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Re: Nested <bind>s

From: Mark Birbeck <mark.birbeck@x-port.net>
Date: Mon, 24 Jul 2006 22:03:51 +0100
Message-ID: <640dd5060607241403p9d09581l3df738a00331b260@mail.gmail.com>
To: www-forms@w3.org

Hi Erik,

> I was not aware there was a real debate. The only possible issue I think
> was related to what an implementation should do when the parent bind
> returns a nodeset with more than one element, and I think (but somebody
> please correct me if I am wrong) that this translates, like in the case
> of xforms:repeat and xforms:itemset, into applying the children bind
> elements for each node of the outer bind. At least, that's how this is
> implemented in Orbeon PresentationServer, and it seems to make perfect
> sense.

I'm afraid I haven't got time to go find the links to the
debates...apologies for that! But I can tell you that there were
actually two issues. The first was what should an ID value in a nested
bind mean, and the second was whether nested binds iterate across the
nodesets, or are simply concatenations of the strings.

On the first issue--the use of ID values--you can easily see the problem here:

  <xf:bind id="nsA" nodeset="a">
    <xf:bind id="nsB" nodeset="b" />
  </xf:bind>

Using "nsA" is easy:

  <xf:repeat bind="nsA">
    ...
  </xf:repeat>

but the tricky issue comes when using "nsB". If we say that the
nodeset for "nsB" is created by iterating the nodes in the containing
nodeset, then you would in effect end up with many nodesets called
"nsB". At one level this obviously can't be allowed, but many people
would like to find some way to have the convenience of doing things
like this:

  <xf:repeat bind="nsA">
    <xf:repeat bind="nsB">
      ...
    </xf:repeat>
  </xf:repeat>

So, rather than close this off, we agreed (somewhere!) that all we
would say is that for now, the nested ID when iterating across a
nodeset is undefined, and is best avoided.

Note that just because the use of ID across a nested nodeset is
undefined, doesn't mean that the whole 'nested bind' thing comes
crashing down; to answer the original question on why you would use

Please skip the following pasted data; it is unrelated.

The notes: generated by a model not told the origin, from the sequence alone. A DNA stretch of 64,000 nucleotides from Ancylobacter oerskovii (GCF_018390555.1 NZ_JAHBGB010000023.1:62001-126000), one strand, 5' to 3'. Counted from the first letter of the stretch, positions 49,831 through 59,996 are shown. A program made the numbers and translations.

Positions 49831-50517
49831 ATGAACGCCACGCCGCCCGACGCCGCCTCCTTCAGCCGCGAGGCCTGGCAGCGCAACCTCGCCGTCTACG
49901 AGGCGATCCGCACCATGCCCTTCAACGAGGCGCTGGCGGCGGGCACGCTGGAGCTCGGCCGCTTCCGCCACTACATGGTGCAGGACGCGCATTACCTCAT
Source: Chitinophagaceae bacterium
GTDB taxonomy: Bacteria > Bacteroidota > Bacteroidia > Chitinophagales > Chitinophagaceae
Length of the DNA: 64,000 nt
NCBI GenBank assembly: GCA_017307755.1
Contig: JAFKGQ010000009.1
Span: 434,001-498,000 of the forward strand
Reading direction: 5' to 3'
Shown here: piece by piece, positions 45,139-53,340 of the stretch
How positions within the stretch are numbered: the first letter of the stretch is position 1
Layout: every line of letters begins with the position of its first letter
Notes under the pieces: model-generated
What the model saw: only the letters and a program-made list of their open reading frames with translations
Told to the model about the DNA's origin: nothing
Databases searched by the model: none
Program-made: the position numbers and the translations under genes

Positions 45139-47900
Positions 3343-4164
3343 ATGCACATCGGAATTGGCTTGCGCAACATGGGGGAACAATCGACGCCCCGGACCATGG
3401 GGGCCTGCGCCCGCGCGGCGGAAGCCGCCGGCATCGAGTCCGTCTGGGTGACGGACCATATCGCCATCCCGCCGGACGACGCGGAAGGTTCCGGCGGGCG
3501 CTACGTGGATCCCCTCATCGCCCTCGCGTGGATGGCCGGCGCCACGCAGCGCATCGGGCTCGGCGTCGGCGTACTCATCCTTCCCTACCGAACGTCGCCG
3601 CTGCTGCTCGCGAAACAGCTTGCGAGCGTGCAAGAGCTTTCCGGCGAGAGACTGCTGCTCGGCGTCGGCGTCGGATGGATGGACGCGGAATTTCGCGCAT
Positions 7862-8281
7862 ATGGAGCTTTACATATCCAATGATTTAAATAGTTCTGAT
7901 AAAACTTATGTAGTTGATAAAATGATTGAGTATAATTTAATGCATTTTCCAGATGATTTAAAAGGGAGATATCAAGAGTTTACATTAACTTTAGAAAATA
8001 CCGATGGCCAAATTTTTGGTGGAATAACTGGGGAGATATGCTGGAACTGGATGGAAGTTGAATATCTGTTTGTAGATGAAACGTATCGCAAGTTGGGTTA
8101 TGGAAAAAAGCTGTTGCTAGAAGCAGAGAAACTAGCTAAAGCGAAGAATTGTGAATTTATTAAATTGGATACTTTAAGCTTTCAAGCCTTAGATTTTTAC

this, the following is perfectly acceptable:

  <xf:bind id="ns-address" nodeset="address">
    <xf:bind id="ns-city" nodeset="city" />
  </xf:bind>

if you know for certain that there is only one "address" node in your
data. In fact, we use this a lot, since constructs like this provide
use with both a convenient shorthand, and a way of 'data hiding'.

Nested binds without IDs are also perfectly safe, because they too are
unambiguous:

  <xf:bind id="ns-address" nodeset="address">
    <xf:bind nodeset="street" readonly="true()" />
  </xf:bind>

And again, to answer the original question, without the ability to do
this kind of thing your bind statements would get incredibly long and
unmanageable, since you would have to keep spelling everything out in
detail:

  <xf:bind id="ns-address" nodeset="address" />
  <xf:bind nodeset="address/street" readonly="true()" />

This example brings us to the second issue that is in the archives
somewhere, which concerned whether bind statements involve nodesets
that iterate, or are simply a concatenatation of all nested
statements. As you can see from the example just given, in many
situations it doesn't make a lot of difference whether you process the
nested statement by simply adding all the strings together. Some
processors have actually taken this approach, and for them nested IDs
are no problem, since in effect they have this:

  <xf:bind id="nsA" nodeset="a" />
  <xf:bind id="nsB" nodeset="a/b" />

Unfortunately, there are some things that you just can't express using
this simple concatenation technique, and some things that would be
processed wrongly, so we resolved the discussion in favour of the
iteration approach.

And as you say rightly say Erik, that approach plays nicer to the way
that xf:itemset and xf:repeat iterate, and for my money feels the most
intuitive.

All the best,

Mark

-- 
Mark Birbeck
CEO
x-port.net Ltd.

e: Mark.Birbeck@x-port.net
t: +44 (0) 20 7689 9232
w: http://www.formsPlayer.com/
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Received on Monday, 24 July 2006 21:04:00 GMT

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